Unity 4.x Game Development by Example: Beginner's Guide
Unity is one of the biggest game engines in the world, providing the user with a range of important tools that they need to bring their ideas into reality. Beginner game developers are optimistic, passionate, and ambitious, but that ambition can be dangerous! Too often, budding indie developers and hobbyists bite off more than they can chew. Games like Angry Birds, Cut the Rope, and Fruit Ninja are fun, simple games that have delighted players and delivered big profits to their creators. This is the perfect climate for new game developers to succeed by creating simple games with Unity, starting today.
With absolutely no programming or game development experience, you will learn how to build five simple games in Unity by following step-by-step instructions, peppered with amusing analogies and anecdotes from an experienced indie developer. Following a primer on simplifying your game ideas to that single “something” that keeps players coming back for more, dive into the Unity game engine by creating a simple bat-and-ball game. From there, you'll build a complete memory game using only the Unity GUI system. After building a 2.5D mouse avoider game, you'll learn how to re-skin the project to completely change the game's theme. Incorporating everything you've learned, you'll return to complete the bat-and-ball game by adding scoring, replay flow, sound effects, and animations. Finally, in the new bonus chapter, you'll program some simple AI (Artificial Intelligence) for a tic tac toe game.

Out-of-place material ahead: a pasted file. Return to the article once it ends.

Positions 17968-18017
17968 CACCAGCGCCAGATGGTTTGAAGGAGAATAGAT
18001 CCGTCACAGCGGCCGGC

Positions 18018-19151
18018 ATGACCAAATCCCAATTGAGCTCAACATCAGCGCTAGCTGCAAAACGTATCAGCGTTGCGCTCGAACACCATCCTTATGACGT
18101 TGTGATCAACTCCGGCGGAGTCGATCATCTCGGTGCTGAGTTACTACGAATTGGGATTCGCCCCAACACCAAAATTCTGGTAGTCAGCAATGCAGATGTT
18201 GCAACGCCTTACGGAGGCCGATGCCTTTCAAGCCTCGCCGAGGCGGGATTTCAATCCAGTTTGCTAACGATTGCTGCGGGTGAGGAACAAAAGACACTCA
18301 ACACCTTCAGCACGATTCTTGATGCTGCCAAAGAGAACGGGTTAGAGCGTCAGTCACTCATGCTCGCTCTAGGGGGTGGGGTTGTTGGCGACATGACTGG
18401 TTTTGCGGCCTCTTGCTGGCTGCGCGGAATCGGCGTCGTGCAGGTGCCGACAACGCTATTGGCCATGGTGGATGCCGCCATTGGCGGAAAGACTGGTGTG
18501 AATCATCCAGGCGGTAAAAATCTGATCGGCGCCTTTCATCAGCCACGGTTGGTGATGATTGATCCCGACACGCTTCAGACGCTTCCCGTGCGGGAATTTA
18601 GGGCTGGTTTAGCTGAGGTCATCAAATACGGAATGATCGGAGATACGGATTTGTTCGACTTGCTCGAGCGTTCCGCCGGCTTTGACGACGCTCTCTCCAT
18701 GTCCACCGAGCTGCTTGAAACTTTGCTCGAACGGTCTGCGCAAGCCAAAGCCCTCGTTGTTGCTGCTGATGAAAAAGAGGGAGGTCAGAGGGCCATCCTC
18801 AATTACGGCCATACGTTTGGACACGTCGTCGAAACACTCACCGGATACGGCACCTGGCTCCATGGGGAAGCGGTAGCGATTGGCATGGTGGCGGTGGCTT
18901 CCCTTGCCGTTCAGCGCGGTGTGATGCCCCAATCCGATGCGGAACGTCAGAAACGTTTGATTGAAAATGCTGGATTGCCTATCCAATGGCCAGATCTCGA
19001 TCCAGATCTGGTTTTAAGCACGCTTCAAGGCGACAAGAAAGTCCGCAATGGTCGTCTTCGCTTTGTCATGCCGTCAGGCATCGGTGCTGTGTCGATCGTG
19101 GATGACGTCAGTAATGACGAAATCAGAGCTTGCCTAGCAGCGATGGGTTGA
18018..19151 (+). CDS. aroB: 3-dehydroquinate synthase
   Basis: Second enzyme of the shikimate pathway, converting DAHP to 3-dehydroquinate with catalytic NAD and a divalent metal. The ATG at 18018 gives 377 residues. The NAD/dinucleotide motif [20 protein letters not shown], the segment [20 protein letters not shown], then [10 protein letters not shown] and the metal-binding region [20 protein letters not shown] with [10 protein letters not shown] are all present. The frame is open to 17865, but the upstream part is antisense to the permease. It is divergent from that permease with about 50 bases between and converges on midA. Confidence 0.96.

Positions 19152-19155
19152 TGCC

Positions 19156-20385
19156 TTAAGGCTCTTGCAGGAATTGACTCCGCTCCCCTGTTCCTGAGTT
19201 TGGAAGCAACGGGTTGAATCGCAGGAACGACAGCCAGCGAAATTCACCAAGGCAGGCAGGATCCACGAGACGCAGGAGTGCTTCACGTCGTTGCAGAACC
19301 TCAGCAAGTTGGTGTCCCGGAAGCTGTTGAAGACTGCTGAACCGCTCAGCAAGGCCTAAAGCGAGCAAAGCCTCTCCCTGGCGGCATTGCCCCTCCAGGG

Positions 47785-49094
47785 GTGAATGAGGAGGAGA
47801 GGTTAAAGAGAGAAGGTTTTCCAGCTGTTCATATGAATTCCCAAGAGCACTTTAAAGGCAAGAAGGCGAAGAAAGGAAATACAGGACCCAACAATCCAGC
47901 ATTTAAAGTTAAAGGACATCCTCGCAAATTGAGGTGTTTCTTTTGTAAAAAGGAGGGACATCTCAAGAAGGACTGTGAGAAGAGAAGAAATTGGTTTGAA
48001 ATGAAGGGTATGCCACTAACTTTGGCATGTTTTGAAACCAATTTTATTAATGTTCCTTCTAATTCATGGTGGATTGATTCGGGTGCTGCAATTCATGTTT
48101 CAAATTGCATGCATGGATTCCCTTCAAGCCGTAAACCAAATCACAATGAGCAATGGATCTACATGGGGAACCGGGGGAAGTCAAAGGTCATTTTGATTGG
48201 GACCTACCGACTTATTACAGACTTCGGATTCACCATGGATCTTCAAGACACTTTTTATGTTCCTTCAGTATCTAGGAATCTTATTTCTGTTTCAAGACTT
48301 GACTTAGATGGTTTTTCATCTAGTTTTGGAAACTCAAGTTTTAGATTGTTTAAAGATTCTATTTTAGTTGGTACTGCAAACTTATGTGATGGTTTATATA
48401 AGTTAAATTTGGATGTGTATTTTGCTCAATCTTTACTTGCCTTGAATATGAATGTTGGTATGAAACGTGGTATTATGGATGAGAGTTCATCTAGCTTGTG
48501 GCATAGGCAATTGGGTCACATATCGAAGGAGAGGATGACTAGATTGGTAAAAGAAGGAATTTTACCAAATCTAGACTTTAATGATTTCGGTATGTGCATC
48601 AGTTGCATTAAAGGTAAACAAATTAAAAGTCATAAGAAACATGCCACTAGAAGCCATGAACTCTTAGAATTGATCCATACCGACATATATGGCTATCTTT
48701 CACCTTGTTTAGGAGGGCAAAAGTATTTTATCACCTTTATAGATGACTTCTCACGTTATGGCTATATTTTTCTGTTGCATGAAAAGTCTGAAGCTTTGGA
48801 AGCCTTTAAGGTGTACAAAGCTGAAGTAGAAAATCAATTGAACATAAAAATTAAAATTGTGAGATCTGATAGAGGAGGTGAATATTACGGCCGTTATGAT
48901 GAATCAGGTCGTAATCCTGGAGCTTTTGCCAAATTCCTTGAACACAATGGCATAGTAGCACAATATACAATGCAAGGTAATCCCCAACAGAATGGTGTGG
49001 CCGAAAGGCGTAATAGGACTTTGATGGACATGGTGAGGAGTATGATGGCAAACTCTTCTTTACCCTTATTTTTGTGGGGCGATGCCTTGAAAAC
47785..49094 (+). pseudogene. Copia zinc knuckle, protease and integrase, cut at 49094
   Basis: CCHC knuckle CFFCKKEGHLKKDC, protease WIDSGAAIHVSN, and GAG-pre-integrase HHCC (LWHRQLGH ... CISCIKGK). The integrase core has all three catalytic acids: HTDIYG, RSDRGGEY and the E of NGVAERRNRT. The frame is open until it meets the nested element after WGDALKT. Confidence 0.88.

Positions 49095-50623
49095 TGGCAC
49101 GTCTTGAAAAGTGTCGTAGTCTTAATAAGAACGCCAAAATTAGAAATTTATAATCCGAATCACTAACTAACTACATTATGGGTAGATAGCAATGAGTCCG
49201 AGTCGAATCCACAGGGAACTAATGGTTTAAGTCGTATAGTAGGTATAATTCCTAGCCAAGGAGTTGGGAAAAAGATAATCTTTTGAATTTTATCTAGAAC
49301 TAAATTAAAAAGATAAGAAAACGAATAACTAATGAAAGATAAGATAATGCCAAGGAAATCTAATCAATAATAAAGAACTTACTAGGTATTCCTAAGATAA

"Unity 4.x Game Development by Example" is a fun and light-hearted exploration of one of the most powerful game engines on the market today. Find out what all the fuss is about by getting up to speed using this book!
This is a practical and light-hearted guide to get to grips with creating your first games, with easy-to-follow, step-by-step tutorials using the award winning Unity engine.
Who this book is for
If you’ve ever wanted to enter the world of independent game development but have no prior knowledge of programming or game development, then this is the book for you. Game developers transitioning from other tools like GameMaker and Flash will find this a useful tool to get them up to speed on the Unity engine, as will anyone who has never handled the Unity engine before.